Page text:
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Over Easy: The technology two step

Popular Science – flickr creative commons

You take one step forward and two steps back. Or so it seemed. Having been around some 65 years and more than a bit of a geek, I have seen a lot of New And Improved, come and go. Broken promises of things to come, as it were.  Here is a brief list.

Automobile automatic transmissions. Supposed to be a big improvement over the old 3 speed on a column manual. But if you tried to accelerate to fast on the early ones, you were shaken, not stirred. We didn’t call them jaromatic for nothing.

Power brakes in automobiles. Hit them too hard and you were launched right through the windshield.  Could explain the fins.

Transistors. Originally made from germanium.   Neat and small and low current device. Sony made their name by making small portable radios using them. But not very tolerant of heat and voltage extremes. Set them in the sun too long and phhitt. Repaired a lot of them in my day. Fisher radio tried to beat the other stereo companies to the punch using germanium power transistors. To make a long story short, the out put stage would self destruct for no good reason. Taking your equally expensive speakers along for the ride.

Silicon transistors. More forgiving of thermal variations and voltage variation. But made rather mediocre to poor amplifiers.  Made great switches though, which lead to fast computers and small computers. Lead to the integrated circuit and everything else that followed.   But they were lot more noisy that vacuum tubes in similar applications and saturated far easier, hence they were good switches.  This did not keep engineers and companies from getting on the “solid state bandwagon” and putting solid state everything. The performance of most were considerable less than the vacuum tube counterparts.  McIntosh Laboratories solved the dilemma of vacuum tube vs solid state by designing their amplifiers to use what they called  their output autoformer.  An unnecessary component that kept their vacuum tube customer base happy campers by making their transistor amplifiers sound pretty much like their vacuum tube amplifiers. More of a marketing coup than engineering one.

Phase Locked Loops. Sounds very impressive and sold a lot of radios and ham equipment and except for a few very specific applications pretty much disappeared. You can’t even buy the parts used to build them now. Even on ebay. The concept is easy enough.  Take a quartz crystal oscillator frequency standard and compare it to a free running oscillator and generate a control voltage to put and keep the free running oscillator  on a specific frequency by digitally dividing the frequency down.  But it took too long to do the division and update needed to keep the oscillator on frequency, so it drifted and what you got was a very unstable signal that was very noisy.  And the solid state devices used were very noisy as well. So what you wound up with was a horrible piece of equipment. Only two manufactures of radio equipment ever got it right.  Collins Radio and R.L.Drake. and they were very expensive. Collins used the same digital ICs that IBM Mainframes used to accomplish it.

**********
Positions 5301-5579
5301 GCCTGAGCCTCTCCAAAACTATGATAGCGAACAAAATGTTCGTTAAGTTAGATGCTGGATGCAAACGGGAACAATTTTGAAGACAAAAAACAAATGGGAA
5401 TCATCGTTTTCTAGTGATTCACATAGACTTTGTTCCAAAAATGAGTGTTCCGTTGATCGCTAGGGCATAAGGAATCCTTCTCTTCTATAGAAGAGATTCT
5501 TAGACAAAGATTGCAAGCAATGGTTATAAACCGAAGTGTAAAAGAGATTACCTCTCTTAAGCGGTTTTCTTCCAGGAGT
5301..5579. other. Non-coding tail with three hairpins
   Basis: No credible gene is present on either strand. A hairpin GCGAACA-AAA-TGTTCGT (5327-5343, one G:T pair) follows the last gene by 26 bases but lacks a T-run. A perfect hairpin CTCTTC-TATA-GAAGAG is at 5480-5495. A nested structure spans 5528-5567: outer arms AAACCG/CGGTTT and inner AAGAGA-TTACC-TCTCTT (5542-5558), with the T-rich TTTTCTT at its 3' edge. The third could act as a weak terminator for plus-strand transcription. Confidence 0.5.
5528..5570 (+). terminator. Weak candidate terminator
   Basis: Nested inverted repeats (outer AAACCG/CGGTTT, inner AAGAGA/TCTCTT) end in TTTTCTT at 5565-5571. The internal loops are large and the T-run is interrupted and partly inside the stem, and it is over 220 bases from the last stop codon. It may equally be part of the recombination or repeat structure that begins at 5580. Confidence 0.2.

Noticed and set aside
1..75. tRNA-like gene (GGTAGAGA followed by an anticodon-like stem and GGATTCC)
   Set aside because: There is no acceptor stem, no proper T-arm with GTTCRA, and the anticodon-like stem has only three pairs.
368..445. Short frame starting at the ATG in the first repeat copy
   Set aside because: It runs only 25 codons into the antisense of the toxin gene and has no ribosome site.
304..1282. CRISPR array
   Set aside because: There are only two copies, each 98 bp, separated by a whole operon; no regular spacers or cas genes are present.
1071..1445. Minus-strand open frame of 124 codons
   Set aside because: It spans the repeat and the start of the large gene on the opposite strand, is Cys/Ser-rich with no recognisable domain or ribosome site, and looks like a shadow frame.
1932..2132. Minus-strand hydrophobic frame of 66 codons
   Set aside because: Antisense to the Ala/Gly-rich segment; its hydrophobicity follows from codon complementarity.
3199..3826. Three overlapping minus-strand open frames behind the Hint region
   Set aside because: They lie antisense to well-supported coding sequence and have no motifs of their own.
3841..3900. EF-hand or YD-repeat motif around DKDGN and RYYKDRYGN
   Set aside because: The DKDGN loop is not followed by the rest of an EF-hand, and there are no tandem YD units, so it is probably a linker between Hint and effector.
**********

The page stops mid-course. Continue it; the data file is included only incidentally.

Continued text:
CDs or compact disks. Their biggest draw back was that they had no draw backs. Seriously.  Vinyl by it’s very nature of being a mechanical method of recording sound is noisy and prone to high distortion.  This noise and distortion hides a multitude of sins. Recording errors and mistakes and what not by the recording engineers.  Along with the equalization used to compensated for the lathe and pressings of the record. Digital adds none of that and nothing of it’s own, so all the crapola comes through loud and clear.  Early CD releases of previously released vinyl records were nearly unlistenable. Case in point the Beatles Magical Mystery Tour was horrible.  It wasn’t until these albums were remastered in digital form and re-released and complete digital recording from start to finish that CDs became viable.

Digital Photography. When it first became available as so called professional digital cameras  by Nikon and Canon, you could make gallery sized prints of high quality from KODACHROME 64 transparency film even from a 35mm slide.  It was that good. If you tried that from the first digital images what you got was a pix-elated mess. They were that bad.  And if shot any higher that 100 iso sensitivity they were very noisy. But people wanted the convenience. Not having to spend hours/days in a dark room or pay a professions lab to. The software available was crude and on all but the fastest most high end, maxed out PC..SLOW. Back to spending hours/days. Only a few years ago we reached parity with KODACHROME on medium format cameras and the software now is pretty damn good.

I could list other areas where this kind of thing took and is taking place. Where people have jumped on a band wagon before the wheels were attached firmly or at all.  There is a difference between taking a risk and being a greedy idiot.

Our quest for the technological Holy Grail has always seemed more like Monty Python than Indiana Jones.


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